Some systems use a dehumidifier control (dehumidistat) to operate a crawl space vent fan. This sounds like it's going in the right direction. However, the technology isn't quite right. Here's why. Suppose the outdoor air is getting worse (wetter). Though the dehumidistat control is in the crawl space, it will quickly recognize this wetter air condition and begin ventilation, even though ventilating is going to make crawl space wetter. Another problem with a dehumidistat control is that most of them are not made for the difficult environment of a crawl space, so their warranties are short, 30 days to 1 year maximum for the dehumidistat.

There is another system that uses special technology different from all the others mentioned above. This special technology makes a comparison of the actual moisture content of both the air inside the crawlspace and the outdoor air. The result is that it pauses and does not ventilate when bringing in outdoor air is going to make the space wetter. Then, as the outdoor air is getting drier and is able to improve the moisture and air quality in the crawlspace, then this ventilator moves a lot of air which dilutes and replaces stagnant air, ultimately improving your home's living space air quality.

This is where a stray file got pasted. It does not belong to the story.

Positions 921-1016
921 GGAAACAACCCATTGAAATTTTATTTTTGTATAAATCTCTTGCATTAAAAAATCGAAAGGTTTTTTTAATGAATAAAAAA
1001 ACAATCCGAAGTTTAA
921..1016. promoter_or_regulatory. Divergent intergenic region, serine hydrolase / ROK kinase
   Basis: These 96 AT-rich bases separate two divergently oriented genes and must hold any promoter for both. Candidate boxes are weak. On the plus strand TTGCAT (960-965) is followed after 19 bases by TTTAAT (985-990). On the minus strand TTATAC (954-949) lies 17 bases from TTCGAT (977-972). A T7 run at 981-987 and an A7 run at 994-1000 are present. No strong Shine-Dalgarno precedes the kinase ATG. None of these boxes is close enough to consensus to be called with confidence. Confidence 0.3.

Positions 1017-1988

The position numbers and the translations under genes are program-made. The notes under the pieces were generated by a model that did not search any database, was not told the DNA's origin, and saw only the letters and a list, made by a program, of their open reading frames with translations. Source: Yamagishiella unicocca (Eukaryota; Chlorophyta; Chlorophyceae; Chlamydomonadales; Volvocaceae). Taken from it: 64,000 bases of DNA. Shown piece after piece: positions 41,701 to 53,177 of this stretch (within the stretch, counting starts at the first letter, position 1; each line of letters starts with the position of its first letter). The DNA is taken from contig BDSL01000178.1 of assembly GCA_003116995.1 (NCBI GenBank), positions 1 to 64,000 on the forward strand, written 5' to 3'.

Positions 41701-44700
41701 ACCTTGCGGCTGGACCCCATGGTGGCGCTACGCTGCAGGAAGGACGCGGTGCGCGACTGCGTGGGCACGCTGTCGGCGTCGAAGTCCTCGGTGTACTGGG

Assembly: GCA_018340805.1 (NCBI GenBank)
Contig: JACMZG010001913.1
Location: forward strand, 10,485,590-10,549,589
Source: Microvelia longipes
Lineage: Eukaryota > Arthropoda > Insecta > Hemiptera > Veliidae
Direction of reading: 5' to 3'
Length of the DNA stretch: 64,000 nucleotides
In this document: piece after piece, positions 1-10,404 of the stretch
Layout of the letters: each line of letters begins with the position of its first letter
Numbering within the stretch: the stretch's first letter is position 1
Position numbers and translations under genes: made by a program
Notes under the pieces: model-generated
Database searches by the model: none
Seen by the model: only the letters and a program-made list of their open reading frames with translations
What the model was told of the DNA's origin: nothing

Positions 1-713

This system, called the Smartvent, is made in the USA, is used from Florida to Alaska... San Diego to Nova Scotia.

This system is a proven system, and it is the only system to have undergone a year long test where crawl space humidity averaged 46%. Besides the unique technology this system employs, it also has the longest warranty of all ventilators, five years.

cost to encapsulate crawl space

How To Protect Your Health And Get Rid Of Awful Smells With Crawl Space Encapsulation

A crawl space dig out is the process of turning your crawl space into a basement. This vastly increases storage space and can, in some cases, increase living space as well.

But, a crawl space dig out can be an enormous and daunting task. And, if done improperly, it can be dangerous. If you don't want to have a professional do it for you, please follow the steps below.

To get started, find place in the outside wall of your crawl space that you can safely enter the new basement with a temporary or permanent set of steps. Make sure the wall opening is big enough to handle at least a 36-inch door, preferably making the area for the steps at least 48-inches wide.

Warning: